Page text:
Flypaper

DIFFERENT MINDS THINK ALIKE
At a Colorado gubernatorial debate last night, Governor John Hickenlooper and Congressman Bob Beauprez discussed their views on education. The consensus: To improve the state's standing in national rankings, more federal funding is necessary. Good luck with that, fellas.

GOOD NEWS FOR LOW-INCOME UNDERGRADS
The University of Chicago will announce today a number of initiatives aimed at increasing the enrollment of low-income students. “This is all part of a strategy to create a common and equal platform for all students,” said the school’s dean.

TOOTHLESS STANDARDS
Mathew Chingos writes that although California has passed laws to remove ineffective teachers and end tenure abuse, this legislation will have a minimal impact, dismissing poor teachers at an annual rate of only 0.0008 percent. 

THINK DIFFERENT
While technology in the classroom opens the door for versatile lessons, some worry that automated programs rob children of the ability to solve complex problems on their own. ...

I’m excited about a recent shift in the reform conversation. After years of focusing on Common Core, common assessments, and teacher evaluation, many of those interested in large-scale K–12 improvements are turning their attention back to state accountability systems.

The Obama administration’s ESEA waiver policy had the potential to spur imaginative state-level thinking. But thanks to a combination of NCLB’s legal strictures, the administration’s fixation on particular policy conditions, and state leaders who just wanted to get out from under AYP ASAP, the new state systems look a whole lot like the old ones. (In fairness, some states have smartly experimented with A–F systems and “super subgroups.”)

Despite this arrested development, I think two important events provide the outlines for a new approach to state-level accountability.

First, under the auspices of CRPE and TBFI, a group of experienced policymakers and thought leaders have penned an “Open Letter on Accountability To State Superintendents and Governors.” It explains and defends K–12 accountability, concedes problems with current systems, and offers eight smart principles for next-generation systems. The group doesn’t get into specifics; instead, it hopes to get people thinking about what’s possible (though within certain guidelines).

This is important because of the second event: Increasingly, people are arguing that a unitary statewide accountability system stymies innovation and fails to capture important elements of schooling that some communities prioritize.

Mike Petrilli has argued that about 10 percent of a state’s public schools should be allowed to “opt...

Anne Hyslop

As a premed student in college, I grew accustomed to being evaluated on just a handful of marks—two midterms and a final exam made up the entire grade. With so few assignments, the stakes to do well on each test were high. But there were a couple of professors who upped the ante even more. They’d toss out your shoddy midterm grades if you aced the final, no questions asked. Did you have too much fun homecoming weekend before that physics midterm? Fraternity brothers kept you out too late during “hell week” to study for the bio exam? No problem. There’s always the final exam—a chance for redemption.

If states’ requests for waivers from No Child Left Behind (NCLB) three years ago were the first midterm, and last year’s slew of monitoring reports from the U.S. Department of Education and the waiver extension requests that followed were the second, then the upcoming waiver “renewals” are the final exam: the last chance states will have to negotiate with the department on the terms of their waivers. It’s also the last opportunity for Secretary Duncan to evaluate states’ progress and cajole them to implement key reforms before his administration leave office. And since waivers have acted as a de facto reauthorization of NCLB for over forty states—reshaping policies for assessing students against academic standards and holding schools and educators accountable for those results—the renewal process matters enormously in terms of the legacy and federal policy landscape this administration...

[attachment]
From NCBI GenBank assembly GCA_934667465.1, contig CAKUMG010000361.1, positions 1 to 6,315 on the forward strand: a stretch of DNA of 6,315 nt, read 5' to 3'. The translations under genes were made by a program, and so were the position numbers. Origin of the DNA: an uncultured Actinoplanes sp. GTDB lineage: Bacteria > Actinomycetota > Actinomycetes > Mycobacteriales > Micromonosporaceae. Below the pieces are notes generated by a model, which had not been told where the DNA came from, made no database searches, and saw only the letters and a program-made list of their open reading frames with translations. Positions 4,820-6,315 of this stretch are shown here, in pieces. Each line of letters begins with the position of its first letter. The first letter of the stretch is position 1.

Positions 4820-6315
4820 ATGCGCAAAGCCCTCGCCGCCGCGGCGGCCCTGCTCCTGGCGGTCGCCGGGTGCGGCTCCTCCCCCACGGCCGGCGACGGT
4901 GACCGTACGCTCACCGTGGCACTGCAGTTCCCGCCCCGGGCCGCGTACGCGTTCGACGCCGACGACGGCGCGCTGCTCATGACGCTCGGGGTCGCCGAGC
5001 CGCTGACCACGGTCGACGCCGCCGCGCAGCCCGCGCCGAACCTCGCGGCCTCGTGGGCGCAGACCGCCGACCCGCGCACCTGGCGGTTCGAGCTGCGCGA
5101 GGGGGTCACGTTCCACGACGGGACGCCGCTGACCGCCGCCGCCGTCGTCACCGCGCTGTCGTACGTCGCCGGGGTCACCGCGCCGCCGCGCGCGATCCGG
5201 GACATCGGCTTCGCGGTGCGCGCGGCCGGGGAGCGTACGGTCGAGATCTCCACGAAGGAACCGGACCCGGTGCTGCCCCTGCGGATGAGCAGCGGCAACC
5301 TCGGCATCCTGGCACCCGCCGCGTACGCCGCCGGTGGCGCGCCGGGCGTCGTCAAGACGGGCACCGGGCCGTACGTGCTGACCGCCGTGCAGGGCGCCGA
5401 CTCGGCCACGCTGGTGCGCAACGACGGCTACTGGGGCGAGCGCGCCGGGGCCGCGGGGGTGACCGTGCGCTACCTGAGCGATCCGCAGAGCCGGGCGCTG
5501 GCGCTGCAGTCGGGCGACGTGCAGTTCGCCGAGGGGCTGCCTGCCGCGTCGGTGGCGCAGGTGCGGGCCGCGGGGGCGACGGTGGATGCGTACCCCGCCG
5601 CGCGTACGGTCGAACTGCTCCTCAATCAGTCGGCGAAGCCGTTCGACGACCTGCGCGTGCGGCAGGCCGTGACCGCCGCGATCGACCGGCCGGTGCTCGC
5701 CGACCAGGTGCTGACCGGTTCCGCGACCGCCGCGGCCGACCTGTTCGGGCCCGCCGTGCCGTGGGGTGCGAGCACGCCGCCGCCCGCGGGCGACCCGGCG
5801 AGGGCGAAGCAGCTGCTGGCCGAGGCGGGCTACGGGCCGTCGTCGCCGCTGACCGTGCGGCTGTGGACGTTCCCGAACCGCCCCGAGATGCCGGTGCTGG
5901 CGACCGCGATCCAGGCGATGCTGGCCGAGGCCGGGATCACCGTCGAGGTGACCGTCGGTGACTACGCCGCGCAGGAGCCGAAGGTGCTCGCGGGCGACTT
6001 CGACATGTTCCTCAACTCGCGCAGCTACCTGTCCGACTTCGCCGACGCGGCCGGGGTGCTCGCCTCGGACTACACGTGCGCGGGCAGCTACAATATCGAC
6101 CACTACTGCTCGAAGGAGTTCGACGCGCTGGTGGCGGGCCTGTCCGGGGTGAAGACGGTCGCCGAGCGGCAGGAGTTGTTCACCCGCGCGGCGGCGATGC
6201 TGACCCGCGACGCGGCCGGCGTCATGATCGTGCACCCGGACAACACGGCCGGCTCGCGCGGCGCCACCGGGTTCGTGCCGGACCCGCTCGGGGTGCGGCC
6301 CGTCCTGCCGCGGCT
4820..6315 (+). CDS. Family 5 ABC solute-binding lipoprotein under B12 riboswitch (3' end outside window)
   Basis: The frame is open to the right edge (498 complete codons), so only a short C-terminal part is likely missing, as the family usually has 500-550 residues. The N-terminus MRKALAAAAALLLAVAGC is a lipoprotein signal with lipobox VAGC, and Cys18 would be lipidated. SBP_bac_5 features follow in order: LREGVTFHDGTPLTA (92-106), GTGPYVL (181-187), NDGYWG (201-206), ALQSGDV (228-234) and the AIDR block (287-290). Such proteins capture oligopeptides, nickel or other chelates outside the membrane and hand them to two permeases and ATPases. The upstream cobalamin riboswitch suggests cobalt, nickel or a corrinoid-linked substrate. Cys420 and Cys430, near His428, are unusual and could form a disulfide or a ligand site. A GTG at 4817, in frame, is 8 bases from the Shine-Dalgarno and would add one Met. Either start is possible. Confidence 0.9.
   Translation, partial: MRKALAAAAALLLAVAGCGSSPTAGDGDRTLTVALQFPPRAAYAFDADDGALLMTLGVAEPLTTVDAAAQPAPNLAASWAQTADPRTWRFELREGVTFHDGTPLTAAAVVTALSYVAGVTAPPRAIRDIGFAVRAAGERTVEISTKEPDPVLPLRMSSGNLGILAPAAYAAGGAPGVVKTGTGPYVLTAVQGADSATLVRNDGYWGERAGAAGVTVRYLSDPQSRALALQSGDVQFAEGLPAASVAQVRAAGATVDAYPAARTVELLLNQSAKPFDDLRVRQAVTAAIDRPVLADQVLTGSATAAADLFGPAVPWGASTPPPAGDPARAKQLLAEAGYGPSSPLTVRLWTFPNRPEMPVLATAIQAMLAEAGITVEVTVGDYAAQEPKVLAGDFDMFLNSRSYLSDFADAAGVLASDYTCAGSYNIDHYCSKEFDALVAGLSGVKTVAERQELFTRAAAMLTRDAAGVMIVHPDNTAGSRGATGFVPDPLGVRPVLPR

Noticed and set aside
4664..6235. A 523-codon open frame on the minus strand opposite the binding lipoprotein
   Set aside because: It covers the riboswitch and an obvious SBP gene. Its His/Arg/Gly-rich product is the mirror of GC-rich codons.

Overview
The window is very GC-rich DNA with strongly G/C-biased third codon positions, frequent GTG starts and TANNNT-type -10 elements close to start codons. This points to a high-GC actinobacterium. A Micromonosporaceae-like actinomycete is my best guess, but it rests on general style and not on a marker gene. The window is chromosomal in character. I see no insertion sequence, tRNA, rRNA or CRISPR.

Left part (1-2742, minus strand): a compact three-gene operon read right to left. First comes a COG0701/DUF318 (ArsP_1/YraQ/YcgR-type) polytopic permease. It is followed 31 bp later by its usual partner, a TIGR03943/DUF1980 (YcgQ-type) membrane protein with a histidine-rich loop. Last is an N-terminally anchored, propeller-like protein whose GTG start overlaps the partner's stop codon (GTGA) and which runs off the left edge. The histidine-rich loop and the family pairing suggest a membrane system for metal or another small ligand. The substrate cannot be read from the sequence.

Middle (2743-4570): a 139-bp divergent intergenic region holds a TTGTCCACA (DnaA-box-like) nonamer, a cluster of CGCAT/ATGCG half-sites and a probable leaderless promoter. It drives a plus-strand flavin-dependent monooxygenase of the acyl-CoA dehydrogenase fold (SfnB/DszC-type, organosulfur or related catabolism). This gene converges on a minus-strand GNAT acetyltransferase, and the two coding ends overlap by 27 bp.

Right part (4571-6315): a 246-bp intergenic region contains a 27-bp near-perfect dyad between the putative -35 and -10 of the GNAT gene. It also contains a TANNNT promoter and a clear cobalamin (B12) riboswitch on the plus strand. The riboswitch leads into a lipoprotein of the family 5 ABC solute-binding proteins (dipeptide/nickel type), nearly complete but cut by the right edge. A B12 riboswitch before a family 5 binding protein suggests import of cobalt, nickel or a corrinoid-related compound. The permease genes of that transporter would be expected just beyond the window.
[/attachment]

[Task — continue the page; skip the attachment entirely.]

Anne Hyslop

As a premed student in college, I grew accustomed to being evaluated on just a handful of marks—two midterms and a final exam made up the entire grade. With so few assignments, the stakes to do well on each test were high. But there were a couple of professors who upped the ante even more. They’d toss out your shoddy midterm grades if you aced the final, no questions asked. Did you have too much fun homecoming weekend before that physics midterm? Fraternity brothers kept you out too late during “hell week” to study for the bio exam? No problem. There’s always the final exam—a chance for redemption.

If states’ requests for waivers from No Child Left Behind (NCLB) three years ago were the first midterm, and last year’s slew of monitoring reports from the U.S. Department of Education and the waiver extension requests that followed were the second, then the upcoming waiver “renewals” are the final exam: the last chance states will have to negotiate with the department on the terms of their waivers. It’s also the last opportunity for Secretary Duncan to evaluate states’ progress and cajole them to implement key reforms before his administration leave office. And since waivers have acted as a de facto reauthorization of NCLB for over forty states—reshaping policies for assessing students against academic standards and holding schools and educators accountable for those results—the renewal process matters enormously in terms of the legacy and federal policy landscape this administration...

ATLANTA’S SHAME
Yesterday saw opening statements in the criminal trial of a dozen Atlanta teachers and administrators who allegedly engaged in a “widespread, cleverly disguised” conspiracy to cheat on standardized test scores “to protect their jobs and win favor and bonuses from administrators,” the New York Times reports.

FORDHAM (AND CRPE) IN THE NEWS
Tom Vander Ark weighs in on the accountability reboot from Fordham-CRPE noting, “I love the idea of a 'good school promise' (best captured by #3) and think it should form the backbone of every states ed code. This list is a good start but doesn't adequately capture the opportunity of next generation learning.”

REFORM: A NEW CIVIL RIGHTS MOVEMENT?
At The Hill, Basil A. Smikle Jr. examines the growing split between ed reformers and unions, with parents caught in the middle: “They also have agency, but there is a growing sense that their support is being appropriated for purposes that go beyond the classroom and their children.”

PATRIOTISM OR CENSORSHIP?
The protests in Jefferson County, Colorado against proposed changes to the history curriculum have engendered some great debates over the place of patriotism in the classroom. A longtime Colorado teacher shares his thoughts in The Denver Post.